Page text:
FRESNO, Calif. (KGPE) – A married couple from Fresno left with thousands of dollars in damage to their home after a real estate scam left them locked up.
Sang Her and Nou Yang decided in June to move from California to Tennessee. Initially, this move was filled with excitement as they picked up their four children and moved on.
“It was the best decision for us,” Her said.
Within weeks, excitement turned to anger over the arrival of strangers.
“How did it happen? Is it a scam?” she says. “Just imagine being 2000 miles away and hearing that your house that you raised your kids in, it’s happening and law enforcement says there’s nothing they can do about it.”
She and Yang said the first week of September, a family member sent a photo of an Uhaul down the driveway. The for sale sign was nowhere in sight.
The couple gave the family member the code to enter the front door, but the keypad in the garage was missing and the doorknobs had been changed.
“My parents, when they came to check,” Her said. “The passcode lock was still there but they had changed it and changed the doorknob.”
Yang and Her called the police, but when the police arrived, the tenants showed them a month-to-month lease. Officers left because they said it was a “she said he said” situation and there was nothing they could do.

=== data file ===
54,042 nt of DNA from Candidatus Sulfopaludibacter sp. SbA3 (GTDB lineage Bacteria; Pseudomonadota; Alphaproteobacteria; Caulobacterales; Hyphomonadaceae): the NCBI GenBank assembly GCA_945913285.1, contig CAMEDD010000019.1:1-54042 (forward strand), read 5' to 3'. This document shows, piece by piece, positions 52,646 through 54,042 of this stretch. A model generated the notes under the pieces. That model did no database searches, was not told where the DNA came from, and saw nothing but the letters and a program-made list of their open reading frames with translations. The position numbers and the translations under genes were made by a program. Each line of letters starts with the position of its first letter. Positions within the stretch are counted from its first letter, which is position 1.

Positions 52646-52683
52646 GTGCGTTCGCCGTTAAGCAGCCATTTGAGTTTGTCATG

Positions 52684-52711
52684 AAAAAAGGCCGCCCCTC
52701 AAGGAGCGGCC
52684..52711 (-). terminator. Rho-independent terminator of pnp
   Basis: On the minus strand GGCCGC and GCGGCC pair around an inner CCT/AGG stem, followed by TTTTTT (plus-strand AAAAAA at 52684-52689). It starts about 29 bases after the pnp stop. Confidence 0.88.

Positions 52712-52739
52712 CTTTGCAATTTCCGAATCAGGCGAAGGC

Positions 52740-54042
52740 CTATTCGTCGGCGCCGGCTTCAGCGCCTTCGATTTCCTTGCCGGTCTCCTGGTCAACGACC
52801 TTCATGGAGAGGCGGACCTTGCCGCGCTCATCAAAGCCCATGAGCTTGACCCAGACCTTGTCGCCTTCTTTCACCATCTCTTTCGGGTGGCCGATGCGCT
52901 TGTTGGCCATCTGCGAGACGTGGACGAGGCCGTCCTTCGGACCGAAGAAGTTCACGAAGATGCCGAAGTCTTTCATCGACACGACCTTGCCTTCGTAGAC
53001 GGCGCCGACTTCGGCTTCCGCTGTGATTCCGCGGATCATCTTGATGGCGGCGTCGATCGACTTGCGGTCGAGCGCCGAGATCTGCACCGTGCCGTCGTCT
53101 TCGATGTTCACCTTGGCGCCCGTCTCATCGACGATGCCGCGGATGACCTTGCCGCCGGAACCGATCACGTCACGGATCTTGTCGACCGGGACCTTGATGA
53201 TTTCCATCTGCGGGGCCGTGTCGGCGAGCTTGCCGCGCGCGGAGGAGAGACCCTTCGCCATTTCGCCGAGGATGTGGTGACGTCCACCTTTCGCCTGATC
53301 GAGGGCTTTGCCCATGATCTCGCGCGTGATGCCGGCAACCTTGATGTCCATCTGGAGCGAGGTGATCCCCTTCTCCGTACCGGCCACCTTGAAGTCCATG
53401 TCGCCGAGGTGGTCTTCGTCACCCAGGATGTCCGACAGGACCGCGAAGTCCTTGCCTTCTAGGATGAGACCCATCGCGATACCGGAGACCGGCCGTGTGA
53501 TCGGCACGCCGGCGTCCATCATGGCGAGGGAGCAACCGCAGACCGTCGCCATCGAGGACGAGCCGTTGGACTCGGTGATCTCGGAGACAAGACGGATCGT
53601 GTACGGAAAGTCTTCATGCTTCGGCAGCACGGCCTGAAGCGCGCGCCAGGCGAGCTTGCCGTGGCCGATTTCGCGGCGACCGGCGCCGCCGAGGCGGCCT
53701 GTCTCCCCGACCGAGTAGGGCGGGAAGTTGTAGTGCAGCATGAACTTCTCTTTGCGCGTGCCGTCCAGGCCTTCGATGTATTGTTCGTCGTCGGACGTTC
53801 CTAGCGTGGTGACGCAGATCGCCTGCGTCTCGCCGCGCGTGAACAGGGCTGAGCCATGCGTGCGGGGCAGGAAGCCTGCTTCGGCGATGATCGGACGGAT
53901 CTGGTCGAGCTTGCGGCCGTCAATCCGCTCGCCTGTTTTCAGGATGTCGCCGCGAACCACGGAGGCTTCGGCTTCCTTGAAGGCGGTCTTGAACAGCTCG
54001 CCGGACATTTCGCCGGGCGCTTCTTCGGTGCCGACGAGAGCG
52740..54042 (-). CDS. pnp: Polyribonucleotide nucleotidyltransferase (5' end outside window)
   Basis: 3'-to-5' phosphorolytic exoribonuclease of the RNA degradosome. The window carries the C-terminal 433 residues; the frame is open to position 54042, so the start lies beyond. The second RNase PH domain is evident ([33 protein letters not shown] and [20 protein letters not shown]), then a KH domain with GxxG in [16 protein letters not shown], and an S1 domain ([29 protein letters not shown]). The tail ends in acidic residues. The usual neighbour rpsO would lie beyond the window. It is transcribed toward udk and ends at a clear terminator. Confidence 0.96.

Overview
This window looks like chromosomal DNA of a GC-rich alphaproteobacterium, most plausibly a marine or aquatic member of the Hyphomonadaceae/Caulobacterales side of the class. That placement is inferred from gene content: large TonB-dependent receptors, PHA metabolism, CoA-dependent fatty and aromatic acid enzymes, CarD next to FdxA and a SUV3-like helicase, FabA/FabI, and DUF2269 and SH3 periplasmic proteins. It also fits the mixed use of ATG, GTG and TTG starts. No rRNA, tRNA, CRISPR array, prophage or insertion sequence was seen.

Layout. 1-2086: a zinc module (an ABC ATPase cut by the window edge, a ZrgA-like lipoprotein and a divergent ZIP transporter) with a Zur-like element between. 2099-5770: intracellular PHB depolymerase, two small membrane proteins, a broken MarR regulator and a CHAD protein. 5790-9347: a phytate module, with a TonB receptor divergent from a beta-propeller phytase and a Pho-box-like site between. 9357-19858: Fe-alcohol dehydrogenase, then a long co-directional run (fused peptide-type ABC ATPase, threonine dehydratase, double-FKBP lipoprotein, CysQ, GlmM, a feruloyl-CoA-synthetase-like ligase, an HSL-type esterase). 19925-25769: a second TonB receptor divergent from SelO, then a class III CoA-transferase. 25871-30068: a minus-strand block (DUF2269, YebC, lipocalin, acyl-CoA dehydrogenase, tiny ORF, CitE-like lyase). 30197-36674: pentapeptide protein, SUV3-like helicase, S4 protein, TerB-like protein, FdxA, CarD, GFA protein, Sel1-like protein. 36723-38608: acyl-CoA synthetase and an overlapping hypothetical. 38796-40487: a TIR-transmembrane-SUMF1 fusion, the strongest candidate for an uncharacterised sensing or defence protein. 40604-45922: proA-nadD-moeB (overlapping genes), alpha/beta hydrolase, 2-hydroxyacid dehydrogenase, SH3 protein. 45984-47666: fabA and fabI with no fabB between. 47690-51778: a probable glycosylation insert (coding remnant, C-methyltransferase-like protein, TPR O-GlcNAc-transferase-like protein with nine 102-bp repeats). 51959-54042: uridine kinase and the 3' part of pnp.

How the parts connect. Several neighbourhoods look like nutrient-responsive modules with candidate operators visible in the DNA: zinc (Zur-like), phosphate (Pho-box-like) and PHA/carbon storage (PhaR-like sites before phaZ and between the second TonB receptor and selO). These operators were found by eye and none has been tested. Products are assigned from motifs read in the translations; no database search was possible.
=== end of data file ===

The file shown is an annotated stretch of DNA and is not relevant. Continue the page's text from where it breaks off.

“Nothing was happening and that’s when we reached out to you,” Her said.
Desperate for help, Her and Yang called CBS47. Our station compared signing on the lease to signing on the deed. They didn’t match. It was clear that something was wrong.
The billing address on the lease then led us to another residence. This residence has been used by one of the tenants in the past, according to police.
Our station informed the police of the signatures and within 48 hours the tenants were out.
“Unfortunately the occupants were unable to provide a simple match with who they believed to be the owners, all they could provide was a rental agreement, which was fraudulent,” the detective said. Tim Johnson.
The tenants told police they found the listing on Craigslist and paid $3,000 cash to move in.
We spoke on the phone several times with one of the tenants, she finally stopped taking our calls.
After ushering the tenants out, she found their sign for sale behind the back shed.
“There’s the for sale sign right there,” Her said. “I know these people, when they moved in, had dogs and they were here. So they definitely saw that.
The tenants left behind most of their belongings, which under California law she and Yang had to keep for 2 weeks before spending hundreds of dollars to throw them away.
“This drawer here is broken, there is a water leak and there are also cockroaches,” Her said, pointing out the damage to the kitchen.
She said the tenants also broke the vents, sink, dishwasher and garage door. The family contacted their insurance but said the claim had been denied.
While the incident took a heavy emotional toll, the couple are happy to have their house keys back.
This case had a fairly quick resolution, but evictions usually take months.